Runny egg whites

We have 6 red sexlink chickens for eggs and they are great layers. The problem is: When we boil the eggs the whites are not nice and firm, but mushy and the texture is not suitable for deviled eggs which we like to make for company. We are feeding them oyster shells, layer pellets and chicken scratch. What might we be doing wrong?

Earl & Diane Weber
Frohna, Missouri

Sometimes this is caused by a winter lack of protein in the diet. Why don’t you try just feeding the layer pellets or adding a cheap dry cat food to their feed to substitute for the bugs they would be eating if it were summer instead of winter. Do the egg whites set up if you fry them? If so, why not try adding a tablespoon of salt to the water before boiling the eggs? I’ve heard that people correct the mushy whites that way as the salt raises the boiling water temperature and causes the whites to set up better. Any readers with other ideas? — Jackie

Q and A: canning posole and petunia seeds

Wednesday, February 10th, 2016 by Jackie Clay | No Comments »

Canning posole

Have you ever canned posole (or pozole)? I like it, especially when its cold outside, but you just can’t make a small amount. My recipe includes pork loin, red chili, oregano, bay, soaked dry hominy, onions and garlic. I can’t find instructions so I’m hoping you know. What I’ve figured out so far is to make it as usual, chill to remove excess fat, bring it to a boil and fill jars to within 1 inch of the top with plenty of broth so its not too thick and processing it 90 min for quarts at 14lbs pressure. (I’m at 7000′ so need the extra pressure) Any advice will be appreciated.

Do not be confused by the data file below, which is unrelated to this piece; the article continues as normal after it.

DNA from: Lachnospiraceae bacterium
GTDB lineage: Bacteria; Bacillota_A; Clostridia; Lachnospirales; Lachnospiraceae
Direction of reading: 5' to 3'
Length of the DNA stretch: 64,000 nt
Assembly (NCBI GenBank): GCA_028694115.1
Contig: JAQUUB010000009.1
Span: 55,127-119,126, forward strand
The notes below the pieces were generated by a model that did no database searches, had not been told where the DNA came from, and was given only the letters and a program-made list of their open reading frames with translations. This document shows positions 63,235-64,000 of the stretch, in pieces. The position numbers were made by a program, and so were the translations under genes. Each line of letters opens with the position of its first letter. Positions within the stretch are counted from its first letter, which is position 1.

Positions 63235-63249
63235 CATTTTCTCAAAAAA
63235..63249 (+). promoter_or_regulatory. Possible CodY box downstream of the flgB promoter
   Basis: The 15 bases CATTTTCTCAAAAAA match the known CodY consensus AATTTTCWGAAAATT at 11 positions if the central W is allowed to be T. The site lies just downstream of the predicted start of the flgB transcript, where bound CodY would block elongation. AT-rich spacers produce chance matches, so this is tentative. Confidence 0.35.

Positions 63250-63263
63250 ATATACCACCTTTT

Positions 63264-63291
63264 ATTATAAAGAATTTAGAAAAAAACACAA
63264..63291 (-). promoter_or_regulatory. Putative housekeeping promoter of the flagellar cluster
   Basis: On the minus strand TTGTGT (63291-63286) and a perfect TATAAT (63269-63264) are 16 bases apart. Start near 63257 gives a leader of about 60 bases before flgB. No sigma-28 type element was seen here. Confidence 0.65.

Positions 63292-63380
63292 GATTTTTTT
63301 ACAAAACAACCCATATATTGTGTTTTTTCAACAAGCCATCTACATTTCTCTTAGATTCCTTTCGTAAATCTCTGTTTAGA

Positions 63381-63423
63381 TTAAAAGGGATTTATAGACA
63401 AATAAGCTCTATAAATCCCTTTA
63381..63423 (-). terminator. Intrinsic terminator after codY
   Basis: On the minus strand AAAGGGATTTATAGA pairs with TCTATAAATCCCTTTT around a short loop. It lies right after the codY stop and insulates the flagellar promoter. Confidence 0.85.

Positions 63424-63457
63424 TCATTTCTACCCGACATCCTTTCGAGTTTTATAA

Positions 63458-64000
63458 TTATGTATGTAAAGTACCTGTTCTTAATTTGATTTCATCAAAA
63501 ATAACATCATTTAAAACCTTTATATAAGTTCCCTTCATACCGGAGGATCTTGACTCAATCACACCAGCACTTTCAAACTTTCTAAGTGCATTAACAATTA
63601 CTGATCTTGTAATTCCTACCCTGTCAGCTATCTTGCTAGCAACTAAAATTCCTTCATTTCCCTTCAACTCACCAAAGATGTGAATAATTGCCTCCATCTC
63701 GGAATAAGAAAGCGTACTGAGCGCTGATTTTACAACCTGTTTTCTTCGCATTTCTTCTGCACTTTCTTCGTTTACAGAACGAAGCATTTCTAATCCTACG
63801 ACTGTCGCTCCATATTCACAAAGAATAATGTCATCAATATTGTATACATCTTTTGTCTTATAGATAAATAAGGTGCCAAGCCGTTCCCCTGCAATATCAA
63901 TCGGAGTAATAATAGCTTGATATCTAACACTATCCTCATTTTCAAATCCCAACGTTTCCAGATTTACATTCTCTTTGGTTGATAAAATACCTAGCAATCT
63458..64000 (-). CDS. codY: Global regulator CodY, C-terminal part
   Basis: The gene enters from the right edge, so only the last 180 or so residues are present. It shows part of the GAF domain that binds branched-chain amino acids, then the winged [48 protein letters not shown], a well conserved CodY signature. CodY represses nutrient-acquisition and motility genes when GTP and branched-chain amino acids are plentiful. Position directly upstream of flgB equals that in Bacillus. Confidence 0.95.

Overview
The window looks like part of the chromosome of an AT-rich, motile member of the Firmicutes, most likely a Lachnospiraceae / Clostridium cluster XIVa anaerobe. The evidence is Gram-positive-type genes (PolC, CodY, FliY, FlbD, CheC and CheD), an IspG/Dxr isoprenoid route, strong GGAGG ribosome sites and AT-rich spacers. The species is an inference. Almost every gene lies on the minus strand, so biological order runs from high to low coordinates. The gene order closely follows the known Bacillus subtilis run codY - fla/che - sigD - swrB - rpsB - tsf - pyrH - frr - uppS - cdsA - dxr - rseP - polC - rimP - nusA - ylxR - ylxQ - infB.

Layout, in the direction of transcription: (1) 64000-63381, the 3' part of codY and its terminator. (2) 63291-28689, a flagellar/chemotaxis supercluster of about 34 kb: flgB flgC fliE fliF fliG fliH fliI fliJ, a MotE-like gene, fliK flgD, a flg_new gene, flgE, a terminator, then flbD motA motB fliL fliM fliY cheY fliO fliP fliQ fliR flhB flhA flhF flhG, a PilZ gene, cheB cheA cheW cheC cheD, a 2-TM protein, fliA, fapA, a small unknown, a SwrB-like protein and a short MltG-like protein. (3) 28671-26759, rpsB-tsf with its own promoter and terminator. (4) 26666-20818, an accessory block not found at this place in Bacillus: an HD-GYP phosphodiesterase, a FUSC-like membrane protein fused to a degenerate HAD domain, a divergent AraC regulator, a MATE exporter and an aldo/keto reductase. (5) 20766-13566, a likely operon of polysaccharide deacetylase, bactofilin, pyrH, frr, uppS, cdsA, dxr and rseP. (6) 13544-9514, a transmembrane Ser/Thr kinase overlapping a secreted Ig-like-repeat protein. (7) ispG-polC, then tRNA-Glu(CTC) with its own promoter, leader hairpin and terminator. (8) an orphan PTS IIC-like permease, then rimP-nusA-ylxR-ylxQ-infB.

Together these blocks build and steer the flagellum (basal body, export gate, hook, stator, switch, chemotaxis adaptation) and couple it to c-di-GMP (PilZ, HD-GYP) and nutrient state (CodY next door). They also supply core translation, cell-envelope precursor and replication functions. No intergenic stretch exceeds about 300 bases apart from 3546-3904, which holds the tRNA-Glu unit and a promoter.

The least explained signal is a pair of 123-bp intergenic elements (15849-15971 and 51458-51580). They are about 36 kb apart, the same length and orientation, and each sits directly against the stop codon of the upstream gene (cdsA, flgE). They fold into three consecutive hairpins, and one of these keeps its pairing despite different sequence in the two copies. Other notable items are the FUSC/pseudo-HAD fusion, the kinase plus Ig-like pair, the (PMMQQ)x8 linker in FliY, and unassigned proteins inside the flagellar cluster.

Franci Osborne
Ignacio, Colorado

Yes, I have canned posole. And you’re right, it’s really good! Just make up a big batch, but don’t cook it as long as you would if you were making it for dinner. Chill and remove excess fat, then reheat to boiling and fill your jars, leaving 1 inch of headspace. Process pints for 75 minutes and quarts for 90 minutes at 14 pounds pressure, as you would any meat recipe, because of your altitude. You can even use previously canned hominy as it doesn’t get mushy when re-canned by itself or in other recipes. — Jackie